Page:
The 5th grade book group lobbied hard forÂ Artemis Fowl by Eoin ColferÂ to be the book for their summer meeting, and we finally had our discussion about it on Monday afternoon.Â Uncharacteristically, only four of the eight kids in the group showed up (must be summer), which inhibited the discussion a bit.Â M—, a bright and well-spoken young man, openly expressed his frustration that the conversation wasn’t as lively with fewer people.Â He missed having eight people waving their hands in the air, anxious to be heard.Â He also missed the three boys who didn’t attend on Monday, leaving him as the only boy in the group.Â (Luckily he has healthy self-esteem, and being the only boy didn’t really faze him one bit.)Â But we had a good conversation about this highly popular book, and I feel like I better understand why it and the rest of the books in the series are so popular.Â
While I enjoyed reading the book, it’s not the best or most memorable book that IÂ have read recently.Â When my brother saw the book on my coffee table two weeks ago, he said that he had been disappointed in it, that it hadn’t lived up to his expectations, and I agree with that view.Â Artemis FowlÂ is definitely engaging, and the plot moves along at a good clip, but I couldn’t quite see why this series has reached phenomenon status with kids.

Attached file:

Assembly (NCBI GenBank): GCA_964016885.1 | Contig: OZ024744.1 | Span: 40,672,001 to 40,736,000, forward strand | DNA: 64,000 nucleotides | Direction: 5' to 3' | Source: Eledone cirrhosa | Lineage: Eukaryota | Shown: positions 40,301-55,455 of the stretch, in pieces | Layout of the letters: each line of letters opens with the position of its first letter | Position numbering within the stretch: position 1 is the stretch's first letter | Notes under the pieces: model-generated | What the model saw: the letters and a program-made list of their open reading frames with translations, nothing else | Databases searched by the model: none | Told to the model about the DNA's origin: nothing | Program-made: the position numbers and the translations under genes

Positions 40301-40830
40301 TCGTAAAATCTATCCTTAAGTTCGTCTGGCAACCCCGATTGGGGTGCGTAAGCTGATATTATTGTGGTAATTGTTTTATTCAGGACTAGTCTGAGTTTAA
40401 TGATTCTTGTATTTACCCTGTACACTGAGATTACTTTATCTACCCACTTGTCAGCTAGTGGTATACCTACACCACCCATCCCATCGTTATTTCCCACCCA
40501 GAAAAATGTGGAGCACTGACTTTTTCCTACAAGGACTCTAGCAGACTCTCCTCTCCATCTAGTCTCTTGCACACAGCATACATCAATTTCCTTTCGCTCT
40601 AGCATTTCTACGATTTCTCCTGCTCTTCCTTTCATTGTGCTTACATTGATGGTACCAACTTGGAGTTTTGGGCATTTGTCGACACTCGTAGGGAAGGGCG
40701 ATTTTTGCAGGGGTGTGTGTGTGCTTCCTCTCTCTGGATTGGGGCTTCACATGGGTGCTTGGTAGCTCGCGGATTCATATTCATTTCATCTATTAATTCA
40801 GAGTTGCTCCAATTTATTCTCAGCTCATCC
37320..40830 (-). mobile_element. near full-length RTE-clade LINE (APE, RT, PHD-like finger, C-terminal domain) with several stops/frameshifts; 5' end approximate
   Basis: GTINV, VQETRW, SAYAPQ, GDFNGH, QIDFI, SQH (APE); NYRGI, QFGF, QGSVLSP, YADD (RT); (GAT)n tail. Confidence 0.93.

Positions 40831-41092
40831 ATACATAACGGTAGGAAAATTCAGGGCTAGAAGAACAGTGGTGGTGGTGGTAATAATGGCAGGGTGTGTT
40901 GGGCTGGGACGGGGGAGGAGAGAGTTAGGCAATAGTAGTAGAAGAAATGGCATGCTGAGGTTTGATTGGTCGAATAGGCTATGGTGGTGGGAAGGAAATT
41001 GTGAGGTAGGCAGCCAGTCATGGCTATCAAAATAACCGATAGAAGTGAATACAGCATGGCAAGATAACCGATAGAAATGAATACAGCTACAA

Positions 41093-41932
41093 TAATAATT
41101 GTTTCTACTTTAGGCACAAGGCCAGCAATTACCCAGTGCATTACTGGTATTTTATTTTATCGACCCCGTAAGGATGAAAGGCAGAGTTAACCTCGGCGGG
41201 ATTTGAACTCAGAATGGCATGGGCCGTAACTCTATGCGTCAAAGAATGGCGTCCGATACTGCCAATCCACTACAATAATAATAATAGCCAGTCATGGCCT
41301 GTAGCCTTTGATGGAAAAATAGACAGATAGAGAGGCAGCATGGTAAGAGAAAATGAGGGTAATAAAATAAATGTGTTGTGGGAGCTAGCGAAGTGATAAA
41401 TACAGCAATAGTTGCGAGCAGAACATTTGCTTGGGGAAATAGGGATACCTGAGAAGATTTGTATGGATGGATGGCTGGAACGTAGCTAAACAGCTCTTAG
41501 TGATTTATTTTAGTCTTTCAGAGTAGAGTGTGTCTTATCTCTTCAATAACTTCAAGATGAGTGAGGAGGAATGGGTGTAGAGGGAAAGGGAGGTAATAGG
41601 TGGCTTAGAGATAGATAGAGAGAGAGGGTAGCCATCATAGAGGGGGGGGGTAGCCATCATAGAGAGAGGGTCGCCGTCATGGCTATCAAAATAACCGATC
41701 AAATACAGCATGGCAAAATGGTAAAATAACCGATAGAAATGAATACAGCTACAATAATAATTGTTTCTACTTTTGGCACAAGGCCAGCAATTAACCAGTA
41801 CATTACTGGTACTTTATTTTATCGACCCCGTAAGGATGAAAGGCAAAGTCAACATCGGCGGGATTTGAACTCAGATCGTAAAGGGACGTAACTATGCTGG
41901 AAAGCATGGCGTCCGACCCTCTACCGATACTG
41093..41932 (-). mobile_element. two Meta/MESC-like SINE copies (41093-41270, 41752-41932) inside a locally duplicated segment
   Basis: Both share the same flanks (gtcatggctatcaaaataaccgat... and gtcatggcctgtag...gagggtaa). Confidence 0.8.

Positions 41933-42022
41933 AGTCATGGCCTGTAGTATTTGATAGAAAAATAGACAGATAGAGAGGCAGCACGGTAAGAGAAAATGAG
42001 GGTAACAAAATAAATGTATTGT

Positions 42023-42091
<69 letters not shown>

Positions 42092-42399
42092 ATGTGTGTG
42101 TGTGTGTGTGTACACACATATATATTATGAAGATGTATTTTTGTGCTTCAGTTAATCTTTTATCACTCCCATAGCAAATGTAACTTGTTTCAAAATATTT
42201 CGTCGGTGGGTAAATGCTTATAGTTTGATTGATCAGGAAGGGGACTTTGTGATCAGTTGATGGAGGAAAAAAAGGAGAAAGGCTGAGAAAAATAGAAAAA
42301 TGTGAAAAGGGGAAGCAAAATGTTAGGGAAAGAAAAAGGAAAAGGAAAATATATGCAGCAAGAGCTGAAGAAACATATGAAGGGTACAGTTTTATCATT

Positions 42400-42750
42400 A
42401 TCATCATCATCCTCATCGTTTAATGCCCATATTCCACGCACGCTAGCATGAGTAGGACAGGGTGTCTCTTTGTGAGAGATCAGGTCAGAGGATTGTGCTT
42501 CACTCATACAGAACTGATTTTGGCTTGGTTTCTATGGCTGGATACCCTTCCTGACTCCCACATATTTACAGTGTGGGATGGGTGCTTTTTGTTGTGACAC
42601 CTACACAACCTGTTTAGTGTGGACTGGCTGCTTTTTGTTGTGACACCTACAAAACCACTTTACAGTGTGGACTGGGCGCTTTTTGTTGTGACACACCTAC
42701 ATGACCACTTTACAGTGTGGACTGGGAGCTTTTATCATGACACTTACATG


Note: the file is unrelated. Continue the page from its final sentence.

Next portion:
Silly me.Â Within the first few minutes of discussion at the book group, the kids made it abundantly clear to me why they love the series:
1) The protagonist is a twelve-year-old criminal mastermind.Â Or, as M— put it, “He’s 12!Â And he’s a mastermind!”
2) Artemis Fowl has a bodyguard.Â M— announced that he would also like a bodyguard.Â “How cool would that be?”
3) Action.Â The plot nevers stops moving.
4) Technology.Â T— talked at length about being intrigued by all the advanced fairy technology.
5)Â Holly Short, a girl fairy with brains and attitude.Â The girls especially liked Holly’s character.
A— did mention things she really didn’t like about the book, the most major of which is the book’s structure.Â A— hates (and I do mean hates) that the story keeps flip-flopping from Artemis’s storyline to Holly’s storyline, then to the storyline back at the fairy base camp.Â She prefers stories that “flow” in one even unbroken narrative line.Â So we talked a bit about style and structure and how authors assemble their books.Â It will be interesting to see how A—‘s views on literature change as she enters 6th grade in the fall.
All in all, the meeting was a success, despite the low attendance, and I better understand the popularity of these books (rather an essential part of my job).
Next week, the Teen Book Group will be discussing Monsoon Summer.